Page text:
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J Unexplored Med Data 2017;2:34-8.10.20517/2572-8180.2017.06© 2017 OAE Publishing Inc.
Open AccessCase Report

Benign leiomyoma metastasizing to the lung: a case report and a brief review of the literature

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1Department of Radiation Oncology, POC SS Annunziata, 74100 Taranto, Italy.

2Medical Oncology Unit, POC SS Annunziata, 74100 Taranto, Italy.

Correspondence Address: Dr. Francesco Perri, Medical Oncology Unit, POC SS Annunziata, Via per Martina Franca, 74100 Taranto, Italy. E-mail: francesco.perri80@alice.it

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    Abstract

    The authors have investigated a rare clinical condition consisting of a benign metastatic leiomyoma (BML) spreading in the lung, in a young woman. A 42-year-old woman affected by multiple pulmonary nodules histologically diagnosed as metastases from uterine sarcoma (one of them has been resected in the past and a pathologic diagnosis of uterine leyomiosarcoma was done) in concomitance with uterine bleeding, was referred to the Radiation Oncology Department of Taranto (Italy) Hospital, with the aim to perform an hemostatic radiotherapy after 4 cycles of induction chemotherapy. The patients underwent a myomectomy 9 years before. An accurate tissue samples review was performed both on myomectomy sample and on lung specimens, and as result, a diagnosis of BML was done, mainly on the basis of the mitotic activity. The patient was successfully treated with hysterectomy and oophorectomy followed by megestrol therapy, and a partial remission of the lung disease was obtained. Pulmonary metastatic leiomyomatosis should be considered in a premenopausal woman bearing a uterine myoma. The evaluation of the mitotic activity should be considered as the most reliable feature available to distinguish BML from uterine sarcoma.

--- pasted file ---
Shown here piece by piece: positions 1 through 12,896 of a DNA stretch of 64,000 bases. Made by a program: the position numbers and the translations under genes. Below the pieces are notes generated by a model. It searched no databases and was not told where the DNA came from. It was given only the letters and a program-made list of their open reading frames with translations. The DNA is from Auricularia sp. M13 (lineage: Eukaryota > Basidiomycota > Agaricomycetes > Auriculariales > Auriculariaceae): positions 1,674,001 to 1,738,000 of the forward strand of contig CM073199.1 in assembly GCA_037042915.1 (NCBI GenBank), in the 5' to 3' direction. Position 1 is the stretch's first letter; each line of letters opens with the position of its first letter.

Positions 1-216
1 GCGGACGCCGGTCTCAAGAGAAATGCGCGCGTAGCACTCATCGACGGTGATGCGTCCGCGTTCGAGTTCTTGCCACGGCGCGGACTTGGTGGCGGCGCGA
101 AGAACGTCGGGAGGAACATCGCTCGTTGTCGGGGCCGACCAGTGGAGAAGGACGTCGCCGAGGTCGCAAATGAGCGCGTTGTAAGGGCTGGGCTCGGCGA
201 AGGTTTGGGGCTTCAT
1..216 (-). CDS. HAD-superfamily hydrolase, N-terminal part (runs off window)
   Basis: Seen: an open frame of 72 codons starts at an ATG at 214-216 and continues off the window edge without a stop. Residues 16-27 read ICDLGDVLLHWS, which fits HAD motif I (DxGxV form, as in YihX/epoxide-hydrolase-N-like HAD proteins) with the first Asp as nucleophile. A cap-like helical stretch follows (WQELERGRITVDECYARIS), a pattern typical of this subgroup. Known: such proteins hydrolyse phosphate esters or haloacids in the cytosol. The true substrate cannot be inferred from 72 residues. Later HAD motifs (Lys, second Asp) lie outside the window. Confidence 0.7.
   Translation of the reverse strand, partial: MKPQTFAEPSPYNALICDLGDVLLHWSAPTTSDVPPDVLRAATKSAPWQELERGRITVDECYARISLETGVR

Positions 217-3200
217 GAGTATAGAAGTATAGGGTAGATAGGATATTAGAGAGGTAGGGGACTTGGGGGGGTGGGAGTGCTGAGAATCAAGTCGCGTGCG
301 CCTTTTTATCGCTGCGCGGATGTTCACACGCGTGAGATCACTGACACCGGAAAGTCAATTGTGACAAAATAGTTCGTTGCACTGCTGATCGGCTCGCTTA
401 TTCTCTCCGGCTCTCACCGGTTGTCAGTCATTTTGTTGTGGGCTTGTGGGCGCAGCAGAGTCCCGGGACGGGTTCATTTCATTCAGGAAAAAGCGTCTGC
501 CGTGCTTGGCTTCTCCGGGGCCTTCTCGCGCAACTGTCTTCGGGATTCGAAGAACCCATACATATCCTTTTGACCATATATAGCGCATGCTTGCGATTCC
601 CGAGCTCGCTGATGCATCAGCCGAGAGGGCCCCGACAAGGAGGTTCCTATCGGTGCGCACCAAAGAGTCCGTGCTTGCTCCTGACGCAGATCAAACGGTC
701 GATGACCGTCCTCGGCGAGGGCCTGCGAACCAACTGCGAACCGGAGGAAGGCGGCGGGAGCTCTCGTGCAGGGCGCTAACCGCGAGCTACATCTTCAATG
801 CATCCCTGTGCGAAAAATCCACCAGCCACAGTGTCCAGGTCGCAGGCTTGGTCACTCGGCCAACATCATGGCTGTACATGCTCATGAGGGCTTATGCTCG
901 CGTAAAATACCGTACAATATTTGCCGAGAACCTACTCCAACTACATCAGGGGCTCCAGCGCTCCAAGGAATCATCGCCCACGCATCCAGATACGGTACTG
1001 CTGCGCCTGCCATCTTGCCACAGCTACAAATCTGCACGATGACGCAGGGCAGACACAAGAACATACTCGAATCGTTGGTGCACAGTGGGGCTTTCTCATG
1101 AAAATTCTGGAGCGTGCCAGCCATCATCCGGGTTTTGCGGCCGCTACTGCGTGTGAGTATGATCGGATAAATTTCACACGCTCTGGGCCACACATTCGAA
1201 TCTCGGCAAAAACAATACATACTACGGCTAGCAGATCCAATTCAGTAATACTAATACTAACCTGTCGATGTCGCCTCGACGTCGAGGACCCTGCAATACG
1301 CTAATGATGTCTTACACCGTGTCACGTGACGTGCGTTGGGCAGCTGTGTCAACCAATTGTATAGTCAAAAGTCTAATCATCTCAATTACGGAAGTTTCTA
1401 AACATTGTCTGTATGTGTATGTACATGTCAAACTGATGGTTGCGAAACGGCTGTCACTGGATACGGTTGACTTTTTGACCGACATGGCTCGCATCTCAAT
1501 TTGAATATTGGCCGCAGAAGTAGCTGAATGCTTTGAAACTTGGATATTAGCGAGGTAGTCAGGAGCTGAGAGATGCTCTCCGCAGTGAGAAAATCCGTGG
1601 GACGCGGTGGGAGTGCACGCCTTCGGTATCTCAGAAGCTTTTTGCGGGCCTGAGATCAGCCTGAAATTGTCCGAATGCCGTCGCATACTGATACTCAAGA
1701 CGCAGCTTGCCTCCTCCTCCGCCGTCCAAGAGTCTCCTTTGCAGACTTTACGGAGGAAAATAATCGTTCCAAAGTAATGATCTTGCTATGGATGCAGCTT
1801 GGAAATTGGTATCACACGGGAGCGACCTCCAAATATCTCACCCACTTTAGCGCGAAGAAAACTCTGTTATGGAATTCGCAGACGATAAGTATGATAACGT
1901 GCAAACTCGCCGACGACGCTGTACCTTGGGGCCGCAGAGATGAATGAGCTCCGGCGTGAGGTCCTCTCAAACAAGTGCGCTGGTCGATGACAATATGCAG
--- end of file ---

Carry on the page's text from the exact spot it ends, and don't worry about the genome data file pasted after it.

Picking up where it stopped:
Introduction

    Several entities classified as smooth muscle neoplasms can be detected in the lung. These cases, as histologically characterized by smooth muscle cells, may be lung metastases from primary leiomyosarcomas, pulmonary prominent smooth muscle hamartomas, leiomyomatous hyperplasia or lung metastases from benign metastatic leiomyoma (BML). Radiology and immunoistochemistry assay can help the clinicians to differentiate among these diagnoses. BML is a condition rarely described in the literature.[1] This entity is an asymptomatic metastatic manifestation from an uterine myoma which maintains its benign behavior and hormonal responsiveness also in its metastatic sites.[2] BML has to be distinguished from other smooth muscle neoplasms of the lung, and its diagnosis needs to include these features: a positive anamnesis of uterine leiomyoma in a premenopausal woman, a computed tomography (CT) of the chest demonstrating multiple and well circumscribed nodules in the lung, low fludeoxyglucose positron emission tomography (FDG-PET) uptake and a number of pathologic characteristics. Histologically, BML is characterized by high expression of estrogen/progesterone receptors and a low mitotic activity.

    Surgery and hormonal therapy are the standard of care for BML management. Herein we report a case of a patient in which BML diagnosis was done after a previous incorrect diagnosis of lung metastasis from sarcoma not responding to chemotherapy. The review of the tissue samples derived from lung metastases, coupled with the anamnesis of previous benign myoma resection, helped us to achieve a definitive and correct diagnosis. As a consequence, the patient underwent hystero-oophorectomy and megestrol therapy. A partial response was obtained after hormonal therapy and the patient was included in a rigorous follow-up program.

    Case report

    A 42-year-old woman suffering from uterine bleeding was referred to our observation in September 2008, with the aim to perform haemostatic radiotherapy. The patients was a non-smoker, did not consume alcohol and has no other comorbidities, except for a myomectomy due to a symptomatic leiomyomas 9 years before.